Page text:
Last Updated on October 26, 2018, by eNotes Editorial. Word Count: 545
Ostensibly, “Ode to Evening” is a nature poem, one of those often considered a prelude to the Romantic movement or a deliberate and intentional antidote to the heroic genres most prominent in the earlier part of the Augustan age. The poem looks forward to the Age of Sensibility, a label...
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Ostensibly, “Ode to Evening” is a nature poem, one of those often considered a prelude to the Romantic movement or a deliberate and intentional antidote to the heroic genres most prominent in the earlier part of the Augustan age. The poem looks forward to the Age of Sensibility, a label which poems such as Thomson’s The Seasons (1730) and Warton’s The Enthusiast: Or, The Love of Nature (1744) helped to create. Collins’s ode promotes scenic nature, as do these poems, in contrast to the neoclassical emphasis upon human nature. Similarly, it even hints at the sublime in the section describing the mountain storm and the view from the hut as well as in the images of winter at the end. Nevertheless, just as evening is neither day nor night, this poem is neither fully pre-Romantic nor conventionally neoclassical. It is transitional, subtle, and generally quiet, like its subject.
Even though Collins follows convention in imagery, diction, and verse form, he demonstrates that he is not a slave to it. The ode exerts the “gentlest” of influences, as its subject does. Even the superlatives Collins uses are not exaggerations, but the superlative forms of adjectives such as “gentle” and “meek.”
The striking passages are, first, those depicting the prospect of a violent mountain storm as well as attack by winter on Eve’s entourage and her flowing garments; and second, the images which are more sharply focused in the pageant of seasons which ends the poem. These seem to establish the grounds for the earlier prayer in hopes of adopting evening’s calm demeanor and reserved behavior. Especially poignant are the lines describing how the wind and rain of the storm keep the poet’s “willing feet” from obeying their desire to follow Eve. These lines seem highly personal in light of Samuel Johnson’s famous phrase describing the poet, “poor dear Collins.” Contemporaries’ accounts of Collins’s life, including those by his friends, record mental breakdowns which are entirely relevant if one notes the poet’s own signals in this and other poems. The allusion to Lear on the heath is not the poet’s personal equation of himself with Shakespeare’s egotistical king; other characters who join the scene in the hut would be more suitable for comparison with Collins’s presentation of himself. This passage is a faint echo of feelings expressed in the “Ode to Fear” from the same volume (1746). Although “Ode to Fear” is generated by Aristotle’s discussion of pity and fear in his concept of catharsis, the personal element is a noticeable dimension and reinforces a biographical interpretation for both poems.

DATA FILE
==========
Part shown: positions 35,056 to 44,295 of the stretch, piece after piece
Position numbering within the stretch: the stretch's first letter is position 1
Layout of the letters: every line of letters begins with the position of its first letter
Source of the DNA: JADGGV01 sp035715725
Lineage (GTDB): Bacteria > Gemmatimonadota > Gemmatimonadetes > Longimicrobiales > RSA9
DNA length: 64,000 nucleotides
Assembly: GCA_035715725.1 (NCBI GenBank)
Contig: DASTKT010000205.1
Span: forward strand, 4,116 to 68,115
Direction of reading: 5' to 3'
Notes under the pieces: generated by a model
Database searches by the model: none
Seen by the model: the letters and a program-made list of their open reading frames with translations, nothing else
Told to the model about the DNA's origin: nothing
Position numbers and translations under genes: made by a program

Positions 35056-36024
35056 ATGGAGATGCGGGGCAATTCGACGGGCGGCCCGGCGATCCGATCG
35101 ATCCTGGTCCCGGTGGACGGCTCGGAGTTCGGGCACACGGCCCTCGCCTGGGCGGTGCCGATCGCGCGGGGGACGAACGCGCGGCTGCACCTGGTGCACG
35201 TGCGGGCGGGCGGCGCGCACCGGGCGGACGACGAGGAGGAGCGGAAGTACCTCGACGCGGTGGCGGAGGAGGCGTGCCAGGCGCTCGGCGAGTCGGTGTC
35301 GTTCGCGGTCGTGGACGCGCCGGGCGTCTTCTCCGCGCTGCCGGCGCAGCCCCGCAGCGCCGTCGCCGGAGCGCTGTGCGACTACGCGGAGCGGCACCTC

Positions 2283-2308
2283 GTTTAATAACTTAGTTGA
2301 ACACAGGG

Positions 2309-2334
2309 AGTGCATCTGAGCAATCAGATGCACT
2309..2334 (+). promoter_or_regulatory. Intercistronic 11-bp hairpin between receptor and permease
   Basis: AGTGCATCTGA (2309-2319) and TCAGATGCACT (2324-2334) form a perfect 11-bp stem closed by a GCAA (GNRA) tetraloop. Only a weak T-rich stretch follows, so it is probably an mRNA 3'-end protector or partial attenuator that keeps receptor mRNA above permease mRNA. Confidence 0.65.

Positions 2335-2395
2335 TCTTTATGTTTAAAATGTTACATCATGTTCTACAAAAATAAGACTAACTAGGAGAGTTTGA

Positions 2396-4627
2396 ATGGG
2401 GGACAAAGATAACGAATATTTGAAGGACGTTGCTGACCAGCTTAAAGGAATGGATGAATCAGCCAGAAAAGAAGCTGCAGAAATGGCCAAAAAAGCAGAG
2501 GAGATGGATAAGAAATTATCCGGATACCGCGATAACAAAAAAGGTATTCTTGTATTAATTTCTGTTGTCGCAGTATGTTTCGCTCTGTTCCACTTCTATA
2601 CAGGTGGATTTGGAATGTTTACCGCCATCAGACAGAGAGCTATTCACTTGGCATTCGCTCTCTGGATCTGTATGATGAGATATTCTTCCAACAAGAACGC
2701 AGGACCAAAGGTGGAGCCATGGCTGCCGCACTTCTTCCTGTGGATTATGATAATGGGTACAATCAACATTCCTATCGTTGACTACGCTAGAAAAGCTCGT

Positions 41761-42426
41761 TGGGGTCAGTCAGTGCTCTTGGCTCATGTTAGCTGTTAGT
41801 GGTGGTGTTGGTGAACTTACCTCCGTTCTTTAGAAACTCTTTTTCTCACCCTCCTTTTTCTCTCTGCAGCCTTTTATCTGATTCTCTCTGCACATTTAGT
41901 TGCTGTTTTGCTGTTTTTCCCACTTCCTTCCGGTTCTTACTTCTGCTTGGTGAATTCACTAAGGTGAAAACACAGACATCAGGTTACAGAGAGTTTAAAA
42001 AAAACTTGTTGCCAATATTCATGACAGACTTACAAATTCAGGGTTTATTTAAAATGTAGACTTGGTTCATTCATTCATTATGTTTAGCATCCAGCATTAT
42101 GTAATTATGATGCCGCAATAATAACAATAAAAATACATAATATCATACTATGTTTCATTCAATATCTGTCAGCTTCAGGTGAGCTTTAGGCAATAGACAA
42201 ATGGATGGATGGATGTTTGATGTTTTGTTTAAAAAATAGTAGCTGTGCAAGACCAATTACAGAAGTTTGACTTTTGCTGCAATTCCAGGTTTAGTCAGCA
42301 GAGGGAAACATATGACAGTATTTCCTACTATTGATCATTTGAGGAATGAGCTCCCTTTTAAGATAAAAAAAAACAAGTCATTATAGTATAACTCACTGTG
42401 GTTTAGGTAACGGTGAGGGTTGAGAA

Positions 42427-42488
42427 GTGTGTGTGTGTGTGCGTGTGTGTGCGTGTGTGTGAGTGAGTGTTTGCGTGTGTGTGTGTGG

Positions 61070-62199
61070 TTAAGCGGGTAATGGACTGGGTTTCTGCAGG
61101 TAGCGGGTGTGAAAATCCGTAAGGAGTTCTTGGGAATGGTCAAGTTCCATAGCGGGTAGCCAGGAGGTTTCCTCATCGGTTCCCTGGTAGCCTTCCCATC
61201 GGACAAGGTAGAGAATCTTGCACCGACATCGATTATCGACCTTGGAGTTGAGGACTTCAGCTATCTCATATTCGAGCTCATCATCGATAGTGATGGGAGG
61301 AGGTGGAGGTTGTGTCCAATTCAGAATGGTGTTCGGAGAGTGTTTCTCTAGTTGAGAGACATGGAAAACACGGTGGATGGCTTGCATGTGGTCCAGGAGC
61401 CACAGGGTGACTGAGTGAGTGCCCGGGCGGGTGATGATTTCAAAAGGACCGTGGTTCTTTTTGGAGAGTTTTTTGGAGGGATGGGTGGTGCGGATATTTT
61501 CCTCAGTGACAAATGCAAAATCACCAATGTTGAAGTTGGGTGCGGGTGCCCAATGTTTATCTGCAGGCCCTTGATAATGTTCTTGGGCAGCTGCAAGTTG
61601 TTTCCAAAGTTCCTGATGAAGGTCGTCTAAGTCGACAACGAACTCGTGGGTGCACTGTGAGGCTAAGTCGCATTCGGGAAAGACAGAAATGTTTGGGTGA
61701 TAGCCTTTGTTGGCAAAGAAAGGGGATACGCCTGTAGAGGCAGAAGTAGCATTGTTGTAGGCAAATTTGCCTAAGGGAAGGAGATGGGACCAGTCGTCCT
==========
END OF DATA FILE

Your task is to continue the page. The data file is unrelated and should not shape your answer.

The final section ventures into a more vivid style of natural depiction. The fragrances of spring, the length of summer days, the effect engendered by autumn colors and temperatures are just as compelling as the violence of winter and are not overpowered by it. The apparent timidity of the earliest passages and the passion tapped in the heath scene have a purpose within the poem itself: a careful buildup to a final celebration. Collins’s skillful manipulation of imagery and versification, along with the consequent modulations in tone and atmosphere, have created a poem representative of both the era and the inventive genius of the individual poet.